L. to r.- Thai bird, knife girl, young bloke, egghead-



        Last edited by Eyeball; 10 July 2020, 03:35 AM.

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        • Originally posted by Eyeball View Post
          i watched it and can have a reasonable shot at trying to explain it-
          A filthy rich computer/robotics egghead had turned his remote luxury pad into a home laboratary to build lifelike female robots (the Thai one is quite a dish) and invites a shy young male programmer to stay as his guest for a while to help him develop the AI/emotional side of the bots.
          SPOILER ALERT- it goes better than they expect because the bots develop an intense emotional dislike of being locked up in the lab every night so a couple of them break out and get stroppy.
          Egghead whacks the Thai bot with a hammer, "killing" her (bastard!) but the other bot sticks a knife in his kidneys and gut which finishes him off, hehe, then she puts on a dress, dolls herself up and walks out to live happily ever after in the big city.
          Meanwhile the young chap finds himself trapped in the secure house but whether he manages to bust out or is rescued we don't know..
          Yes, quite right. But WHY? What was the point of it? What was it trying to tell us?

          Steve

          Comment


          • Originally posted by Steve Crook View Post
            Yes, quite right. But WHY? What was the point of it? What was it trying to tell us? Steve

            Philosophically, it's an update of the paranoia & warnings of Philip K Dick. The only reason to build a robot in human form, since ergonomically it's not the best design, is to deceive, i.e. make us think we're dealing with a real human being. The inventor is trying to make the most realistic sex toy robot. The guest's task is to try to improve their emotional programming (since they cannot have real feelings) so they pass the Turing test (i.e. make the 'user' feel the bots are real people). By the way, such research into AI sex bots is actually happening in the real world (Japan for instance).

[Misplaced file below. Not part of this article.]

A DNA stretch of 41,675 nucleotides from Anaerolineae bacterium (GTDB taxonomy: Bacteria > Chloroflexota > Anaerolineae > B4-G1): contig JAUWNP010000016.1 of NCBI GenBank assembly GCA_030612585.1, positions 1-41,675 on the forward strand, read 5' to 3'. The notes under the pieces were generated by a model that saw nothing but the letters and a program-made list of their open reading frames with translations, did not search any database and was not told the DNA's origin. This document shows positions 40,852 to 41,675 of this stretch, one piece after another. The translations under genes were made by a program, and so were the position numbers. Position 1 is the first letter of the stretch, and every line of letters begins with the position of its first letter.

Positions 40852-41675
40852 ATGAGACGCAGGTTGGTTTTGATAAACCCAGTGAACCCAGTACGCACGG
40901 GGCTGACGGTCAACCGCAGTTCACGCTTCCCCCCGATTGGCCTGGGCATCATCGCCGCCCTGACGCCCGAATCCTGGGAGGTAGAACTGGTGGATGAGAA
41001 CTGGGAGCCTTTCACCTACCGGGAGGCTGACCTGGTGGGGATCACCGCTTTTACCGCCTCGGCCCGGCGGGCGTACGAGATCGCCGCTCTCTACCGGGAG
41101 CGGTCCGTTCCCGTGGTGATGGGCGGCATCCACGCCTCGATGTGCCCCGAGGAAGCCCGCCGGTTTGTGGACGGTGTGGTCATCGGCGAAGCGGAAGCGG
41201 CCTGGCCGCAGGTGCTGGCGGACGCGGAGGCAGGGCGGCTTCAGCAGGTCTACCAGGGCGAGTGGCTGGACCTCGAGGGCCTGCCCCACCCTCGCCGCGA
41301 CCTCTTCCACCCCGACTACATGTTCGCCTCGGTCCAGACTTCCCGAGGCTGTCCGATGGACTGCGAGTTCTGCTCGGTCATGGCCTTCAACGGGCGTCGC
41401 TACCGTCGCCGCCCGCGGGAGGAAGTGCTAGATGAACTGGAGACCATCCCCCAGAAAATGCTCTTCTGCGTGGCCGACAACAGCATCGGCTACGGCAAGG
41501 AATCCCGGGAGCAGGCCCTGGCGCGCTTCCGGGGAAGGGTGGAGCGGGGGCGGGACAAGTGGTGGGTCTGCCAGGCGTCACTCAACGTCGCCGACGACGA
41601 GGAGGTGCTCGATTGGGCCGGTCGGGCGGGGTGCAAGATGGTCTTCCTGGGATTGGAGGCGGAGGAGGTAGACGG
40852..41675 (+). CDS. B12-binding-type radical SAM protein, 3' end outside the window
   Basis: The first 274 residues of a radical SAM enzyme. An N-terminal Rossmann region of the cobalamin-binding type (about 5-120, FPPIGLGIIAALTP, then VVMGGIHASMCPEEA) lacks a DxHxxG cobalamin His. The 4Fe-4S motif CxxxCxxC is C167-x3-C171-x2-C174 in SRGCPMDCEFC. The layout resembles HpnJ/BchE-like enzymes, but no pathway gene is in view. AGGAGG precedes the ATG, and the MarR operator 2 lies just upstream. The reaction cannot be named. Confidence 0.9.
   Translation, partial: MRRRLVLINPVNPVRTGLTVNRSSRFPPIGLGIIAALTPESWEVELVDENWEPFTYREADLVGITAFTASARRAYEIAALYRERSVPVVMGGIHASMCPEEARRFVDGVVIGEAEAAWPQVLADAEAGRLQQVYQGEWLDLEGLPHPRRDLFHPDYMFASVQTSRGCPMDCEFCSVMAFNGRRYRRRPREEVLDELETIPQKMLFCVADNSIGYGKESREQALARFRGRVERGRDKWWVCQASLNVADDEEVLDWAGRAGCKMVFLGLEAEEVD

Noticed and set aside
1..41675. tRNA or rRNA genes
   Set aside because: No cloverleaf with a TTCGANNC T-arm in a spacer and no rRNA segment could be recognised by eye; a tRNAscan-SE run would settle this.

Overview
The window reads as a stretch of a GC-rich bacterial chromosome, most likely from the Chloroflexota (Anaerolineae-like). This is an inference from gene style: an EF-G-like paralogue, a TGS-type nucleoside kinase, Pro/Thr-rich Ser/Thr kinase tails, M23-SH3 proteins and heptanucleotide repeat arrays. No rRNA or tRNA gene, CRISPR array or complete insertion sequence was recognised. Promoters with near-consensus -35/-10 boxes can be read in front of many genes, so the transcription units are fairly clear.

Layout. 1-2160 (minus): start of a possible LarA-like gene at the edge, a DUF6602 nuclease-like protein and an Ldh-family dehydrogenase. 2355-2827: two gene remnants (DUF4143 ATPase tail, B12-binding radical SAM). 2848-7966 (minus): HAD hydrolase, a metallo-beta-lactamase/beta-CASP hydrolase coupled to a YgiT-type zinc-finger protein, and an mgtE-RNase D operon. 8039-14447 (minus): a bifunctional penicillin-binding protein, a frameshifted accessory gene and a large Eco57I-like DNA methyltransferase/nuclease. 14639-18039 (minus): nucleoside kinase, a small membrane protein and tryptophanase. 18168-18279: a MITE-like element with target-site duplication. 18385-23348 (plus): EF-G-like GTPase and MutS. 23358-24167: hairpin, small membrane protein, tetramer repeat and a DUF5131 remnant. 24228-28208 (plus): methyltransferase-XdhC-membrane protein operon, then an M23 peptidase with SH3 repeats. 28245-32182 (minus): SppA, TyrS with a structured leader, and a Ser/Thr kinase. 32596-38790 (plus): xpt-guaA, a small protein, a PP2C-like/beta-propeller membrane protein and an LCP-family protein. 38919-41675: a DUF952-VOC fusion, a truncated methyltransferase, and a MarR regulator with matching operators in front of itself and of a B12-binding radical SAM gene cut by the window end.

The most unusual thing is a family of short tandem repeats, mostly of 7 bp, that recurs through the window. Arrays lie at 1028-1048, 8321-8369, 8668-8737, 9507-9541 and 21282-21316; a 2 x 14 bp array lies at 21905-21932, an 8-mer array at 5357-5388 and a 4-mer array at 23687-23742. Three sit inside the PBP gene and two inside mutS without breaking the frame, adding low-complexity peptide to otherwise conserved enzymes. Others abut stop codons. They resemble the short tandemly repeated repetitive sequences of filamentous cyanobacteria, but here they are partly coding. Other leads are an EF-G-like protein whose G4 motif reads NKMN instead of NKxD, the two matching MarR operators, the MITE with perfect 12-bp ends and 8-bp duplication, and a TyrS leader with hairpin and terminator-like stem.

The twist is that they both succeed but in ways they did not expect. The bot doesn't learn to fall in love, it does what should be impossible for a programmed machine. It learns how to lie, to use emotional response to deceive the men. She uses the guest to escape, but as she has no genuine feelings for him or her inventor, does not call for rescue. She's unconcerned about their fate. Thus she passes the Turing test as she fools the guest, but ironically she does so by portraying the behaviour of a real woman, using a man's sexual attraction to her to get her own ends (here, escape). In other words, if you want better relations with a woman learn social skills or get psychotherapy, if you want a sex doll, buy one. It's the twist I did not see, and which is the best thing about quite an interesting film.

            It also fits in with the work of J G Ballard on the dangers of humans using technology to satisfy desires, and the unintended consequences of such. Hope that helps, Steve.

            Comment


            • Originally posted by agutterfan View Post
              Philosophically, it's an update of the paranoia & warnings of Philip K Dick.
              Thanks, that explains what it was based on. But the writing was nowhere near as good as Philip K. Dick’s. They spent too much effort on the flashy visuals. Andrew Macdonald should have learnt from his grandfather that the story is always much more important than any “flashy” visuals.

              Steve

              Comment


              • agutterfan
                agutterfan commented
                Editing a comment
                Agreed, Steve.

            • Originally posted by Steve Crook View Post
              Yes, quite right. But WHY? What was the point of it? What was it trying to tell us?
              Maybe it had no message but was just pure entertainment for us popcorn-munching masses as an alternative to other films and TV shows.
              That reminds me, The Waltons is on later- "Granma knits a shawl for the county fair, and Olivia bakes a cake".
              Hmm sounds good

              Comment


              • Dracula (1958) ('Horror of Dracula' in the US)